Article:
This is the most important challenge that exists today – and it will continue long after drugs to alleviate the symptoms have been developed.  We must not let the focus on dementia distract us from the bigger challenge that awaits. We have a vast ageing population issue approaching which will create a tidal wave of pressures on our economy, our communities and our families.

I sincerely hope that there ARE huge steps forward in dementia drug treatments and, in particular, those drugs which can delay onset or minimise the symptoms of dementia for those who need it. However, the stark reality is that no drugs, no amount of righteous politicking, can hold back the tide of ageing health and welfare issues which faces Britain and many other countries.

Sources: Alzheimers UK and National population projections, Office for National Statistics, 2011

Home Carer Careers – Ann’s Story

Our home carers are very special people, who come into the elderly care profession to do more than just a job; they have a deep desire to do good for others and make a real difference to their lives. This was reflected in our earlier published story about Tracy, our Operations Manager and a senior home carer. This week is Dementia Awareness Week, and we’d like to tell you about Ann, another of our amazing carers, who has a very special role to play at Halcyon Home Care. Ann is our Dementia Champion: a Senior Carer with 11 years of experience as a care assistant, senior and operation co-ordinator, she has been developing a best practices programme to support current and future dementia customers in our area. Ann tells her own story about why she became a carer and her journey through to accepting the role of Dementia Champion. She then gives us her own take on the importance of Dementia Awareness Week.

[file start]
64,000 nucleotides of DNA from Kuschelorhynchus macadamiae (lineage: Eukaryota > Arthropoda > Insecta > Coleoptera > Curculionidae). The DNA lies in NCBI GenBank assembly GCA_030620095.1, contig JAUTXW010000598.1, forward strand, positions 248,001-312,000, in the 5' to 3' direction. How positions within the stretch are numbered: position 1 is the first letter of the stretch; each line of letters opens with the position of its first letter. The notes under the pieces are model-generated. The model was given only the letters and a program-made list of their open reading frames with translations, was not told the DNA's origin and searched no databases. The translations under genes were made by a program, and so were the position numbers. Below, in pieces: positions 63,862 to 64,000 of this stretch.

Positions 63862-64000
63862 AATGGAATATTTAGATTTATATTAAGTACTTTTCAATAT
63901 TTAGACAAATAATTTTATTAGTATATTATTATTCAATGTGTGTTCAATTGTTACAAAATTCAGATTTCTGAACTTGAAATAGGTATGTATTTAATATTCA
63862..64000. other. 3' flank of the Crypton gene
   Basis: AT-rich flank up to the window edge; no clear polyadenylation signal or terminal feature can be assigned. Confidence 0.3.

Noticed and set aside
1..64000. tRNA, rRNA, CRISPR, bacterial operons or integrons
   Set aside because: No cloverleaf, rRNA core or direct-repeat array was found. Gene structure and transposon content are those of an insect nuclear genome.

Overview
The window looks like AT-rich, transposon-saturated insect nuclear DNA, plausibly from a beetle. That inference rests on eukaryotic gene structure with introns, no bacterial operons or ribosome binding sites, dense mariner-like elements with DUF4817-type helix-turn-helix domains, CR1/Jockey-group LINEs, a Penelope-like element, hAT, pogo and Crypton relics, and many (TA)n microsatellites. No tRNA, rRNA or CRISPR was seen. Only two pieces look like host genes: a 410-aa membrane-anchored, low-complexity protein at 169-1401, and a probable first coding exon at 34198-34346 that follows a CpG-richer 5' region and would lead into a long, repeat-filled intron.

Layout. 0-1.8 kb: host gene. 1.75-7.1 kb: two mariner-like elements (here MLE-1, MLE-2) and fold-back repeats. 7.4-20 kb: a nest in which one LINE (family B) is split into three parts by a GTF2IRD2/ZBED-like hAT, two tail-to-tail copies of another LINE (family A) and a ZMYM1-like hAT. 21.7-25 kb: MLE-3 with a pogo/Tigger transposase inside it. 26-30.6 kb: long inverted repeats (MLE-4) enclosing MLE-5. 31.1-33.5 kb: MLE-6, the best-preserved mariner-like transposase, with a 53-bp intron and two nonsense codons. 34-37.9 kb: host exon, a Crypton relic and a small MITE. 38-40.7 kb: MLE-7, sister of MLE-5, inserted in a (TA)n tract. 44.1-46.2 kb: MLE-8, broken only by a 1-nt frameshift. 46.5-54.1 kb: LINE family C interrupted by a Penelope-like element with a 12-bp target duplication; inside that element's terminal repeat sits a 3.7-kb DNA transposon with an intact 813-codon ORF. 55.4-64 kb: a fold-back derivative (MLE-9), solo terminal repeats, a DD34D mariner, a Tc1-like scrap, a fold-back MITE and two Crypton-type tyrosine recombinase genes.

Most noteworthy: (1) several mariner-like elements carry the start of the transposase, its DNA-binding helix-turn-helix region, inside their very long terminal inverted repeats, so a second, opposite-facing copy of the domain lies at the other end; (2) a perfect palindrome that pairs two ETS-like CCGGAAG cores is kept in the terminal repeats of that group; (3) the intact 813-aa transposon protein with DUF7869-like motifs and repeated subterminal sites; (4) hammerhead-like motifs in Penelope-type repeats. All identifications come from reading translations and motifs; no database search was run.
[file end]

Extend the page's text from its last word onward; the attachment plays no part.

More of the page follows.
“What motivated me to become a carer was a desire to do a job that made a real difference to people’s lives, and I wanted to do something different with my own life. I found that I really enjoyed helping others.”

A Home Carer Career

I joined Halcyon Home Care in June 2013 after some time away from care. Despite my previous experience as a Care Coordinator I was happy to be doing a job as a Care Assistant in the Community. After a couple of months, Paul, our MD at Halcyon, decided that I would be an ideal candidate to take on the role of Dementia Champion, to support the Dementia Challenge and demonstrate our dedication to both excellence and putting resources in place to support the growing number of people in Berkshire living with dementia. He was looking for someone with an interest in the way we care for people suffering with dementia and how we can make sure that we were doing our best for them. He didn’t want this person to be a manager, rather someone who was actively delivering care in the community and who was very aware of the challenges of caring for people with dementia.